So, in the interest of better, future blog I’d like to quixotically suggest a few questions that readers can ask themselves as they read and comment:

  • “What is the author’s argument? What are they trying to accomplish?” In this way, when you see that someone is dealing with an issue related to the cross, it’s not necessarily the case that they’re ignoring the resurrection–it’s simply that this isn’t the point of the discussion.
  • “Does the neglect of this topic, or verse, or fact, necessarily mean the person doesn’t believe it?” Again, maybe they just didn’t have time to address it given their stated purpose and word-limit.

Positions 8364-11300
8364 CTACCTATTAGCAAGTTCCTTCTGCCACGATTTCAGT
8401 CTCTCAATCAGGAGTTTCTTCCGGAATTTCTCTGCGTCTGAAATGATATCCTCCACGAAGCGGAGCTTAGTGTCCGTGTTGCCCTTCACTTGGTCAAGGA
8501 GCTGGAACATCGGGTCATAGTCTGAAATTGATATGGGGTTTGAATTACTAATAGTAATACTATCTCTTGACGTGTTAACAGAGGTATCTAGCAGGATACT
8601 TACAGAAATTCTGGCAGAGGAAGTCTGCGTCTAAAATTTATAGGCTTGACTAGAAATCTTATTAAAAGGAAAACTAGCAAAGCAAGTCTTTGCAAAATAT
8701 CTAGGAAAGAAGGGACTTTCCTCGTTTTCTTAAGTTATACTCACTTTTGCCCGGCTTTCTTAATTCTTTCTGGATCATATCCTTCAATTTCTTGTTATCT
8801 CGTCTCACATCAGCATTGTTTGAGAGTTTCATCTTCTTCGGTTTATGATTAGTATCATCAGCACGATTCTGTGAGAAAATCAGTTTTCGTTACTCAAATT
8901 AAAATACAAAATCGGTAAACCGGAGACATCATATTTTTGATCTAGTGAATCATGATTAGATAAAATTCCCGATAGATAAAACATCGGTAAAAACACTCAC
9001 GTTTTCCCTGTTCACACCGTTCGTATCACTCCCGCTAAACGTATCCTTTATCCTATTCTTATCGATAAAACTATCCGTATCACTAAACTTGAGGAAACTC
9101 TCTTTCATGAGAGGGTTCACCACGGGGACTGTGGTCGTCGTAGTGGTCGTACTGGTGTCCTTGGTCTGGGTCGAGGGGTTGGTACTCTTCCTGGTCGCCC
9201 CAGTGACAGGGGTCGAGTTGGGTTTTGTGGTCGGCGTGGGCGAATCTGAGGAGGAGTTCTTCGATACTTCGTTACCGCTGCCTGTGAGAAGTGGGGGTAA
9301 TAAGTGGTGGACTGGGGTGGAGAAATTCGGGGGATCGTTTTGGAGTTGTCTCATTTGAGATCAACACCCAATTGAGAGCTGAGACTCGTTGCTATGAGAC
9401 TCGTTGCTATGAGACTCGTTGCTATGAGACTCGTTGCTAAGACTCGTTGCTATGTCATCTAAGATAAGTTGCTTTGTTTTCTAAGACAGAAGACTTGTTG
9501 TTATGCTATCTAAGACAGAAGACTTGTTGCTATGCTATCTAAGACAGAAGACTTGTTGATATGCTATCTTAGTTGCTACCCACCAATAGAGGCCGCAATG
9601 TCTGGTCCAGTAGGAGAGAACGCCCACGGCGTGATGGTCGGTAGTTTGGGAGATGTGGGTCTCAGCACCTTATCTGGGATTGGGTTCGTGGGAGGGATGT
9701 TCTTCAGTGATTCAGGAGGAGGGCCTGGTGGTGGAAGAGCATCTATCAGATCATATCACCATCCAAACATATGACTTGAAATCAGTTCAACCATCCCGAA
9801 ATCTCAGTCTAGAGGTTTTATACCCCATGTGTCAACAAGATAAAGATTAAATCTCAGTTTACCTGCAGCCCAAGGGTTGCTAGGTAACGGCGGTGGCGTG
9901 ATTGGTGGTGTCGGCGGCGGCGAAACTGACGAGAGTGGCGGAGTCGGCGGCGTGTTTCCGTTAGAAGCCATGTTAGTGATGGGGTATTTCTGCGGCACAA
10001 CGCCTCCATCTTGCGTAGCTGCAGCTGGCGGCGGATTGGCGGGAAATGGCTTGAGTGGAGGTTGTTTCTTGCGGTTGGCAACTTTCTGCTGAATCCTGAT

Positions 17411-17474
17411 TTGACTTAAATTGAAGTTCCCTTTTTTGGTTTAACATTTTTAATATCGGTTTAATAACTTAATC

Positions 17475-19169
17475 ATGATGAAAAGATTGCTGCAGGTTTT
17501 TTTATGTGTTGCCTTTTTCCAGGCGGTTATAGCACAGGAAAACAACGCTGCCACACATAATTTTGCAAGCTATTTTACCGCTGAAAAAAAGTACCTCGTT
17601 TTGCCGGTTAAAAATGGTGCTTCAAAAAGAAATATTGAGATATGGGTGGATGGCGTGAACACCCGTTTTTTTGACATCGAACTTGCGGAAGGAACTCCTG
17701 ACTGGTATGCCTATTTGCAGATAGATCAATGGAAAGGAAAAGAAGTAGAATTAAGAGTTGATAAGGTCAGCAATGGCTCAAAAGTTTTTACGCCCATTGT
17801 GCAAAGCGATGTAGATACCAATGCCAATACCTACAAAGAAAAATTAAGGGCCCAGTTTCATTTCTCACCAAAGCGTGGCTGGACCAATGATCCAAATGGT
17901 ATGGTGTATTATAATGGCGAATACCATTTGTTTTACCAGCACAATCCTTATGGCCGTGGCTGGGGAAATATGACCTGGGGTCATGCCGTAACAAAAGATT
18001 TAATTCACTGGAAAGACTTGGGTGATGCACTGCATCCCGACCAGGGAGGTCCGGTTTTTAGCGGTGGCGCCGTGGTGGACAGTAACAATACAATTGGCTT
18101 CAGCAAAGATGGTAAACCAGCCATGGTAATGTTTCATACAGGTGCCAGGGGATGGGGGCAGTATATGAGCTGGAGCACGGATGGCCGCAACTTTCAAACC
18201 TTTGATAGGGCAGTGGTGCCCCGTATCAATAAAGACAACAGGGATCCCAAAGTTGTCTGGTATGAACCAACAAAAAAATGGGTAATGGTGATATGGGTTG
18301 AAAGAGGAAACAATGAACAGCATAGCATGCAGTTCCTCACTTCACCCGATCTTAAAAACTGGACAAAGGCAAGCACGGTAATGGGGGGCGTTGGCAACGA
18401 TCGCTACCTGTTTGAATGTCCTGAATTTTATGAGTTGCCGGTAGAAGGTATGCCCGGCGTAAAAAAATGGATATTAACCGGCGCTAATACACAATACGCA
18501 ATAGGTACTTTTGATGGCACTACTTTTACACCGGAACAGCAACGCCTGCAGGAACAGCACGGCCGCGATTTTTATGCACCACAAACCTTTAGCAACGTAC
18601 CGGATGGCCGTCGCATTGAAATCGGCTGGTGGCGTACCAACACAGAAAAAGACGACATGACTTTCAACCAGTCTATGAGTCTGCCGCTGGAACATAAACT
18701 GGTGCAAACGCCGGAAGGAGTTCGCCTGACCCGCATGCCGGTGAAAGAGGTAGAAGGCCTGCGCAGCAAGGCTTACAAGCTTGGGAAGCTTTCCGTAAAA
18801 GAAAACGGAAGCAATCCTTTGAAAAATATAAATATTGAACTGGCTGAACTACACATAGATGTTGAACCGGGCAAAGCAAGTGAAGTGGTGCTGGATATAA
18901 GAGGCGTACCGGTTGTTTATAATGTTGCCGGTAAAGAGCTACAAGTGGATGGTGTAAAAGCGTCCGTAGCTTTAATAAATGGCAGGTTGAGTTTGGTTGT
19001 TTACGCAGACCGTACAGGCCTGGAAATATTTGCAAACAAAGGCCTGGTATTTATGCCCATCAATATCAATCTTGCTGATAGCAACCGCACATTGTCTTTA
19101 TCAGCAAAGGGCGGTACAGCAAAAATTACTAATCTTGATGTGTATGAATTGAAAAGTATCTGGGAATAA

• “Is this really a bad article, or did I just want a different one altogether?” Consider whether your problem is that the author left something out, or whether you just thought they should have written a different article. Often-times the article is fine for what it’s trying to do, but you really think an entirely different article should have been written. If so, it’s fine to say that.

We could probably think of other questions and angles on the issue, but these are probably a good start.

Soli Deo Gloria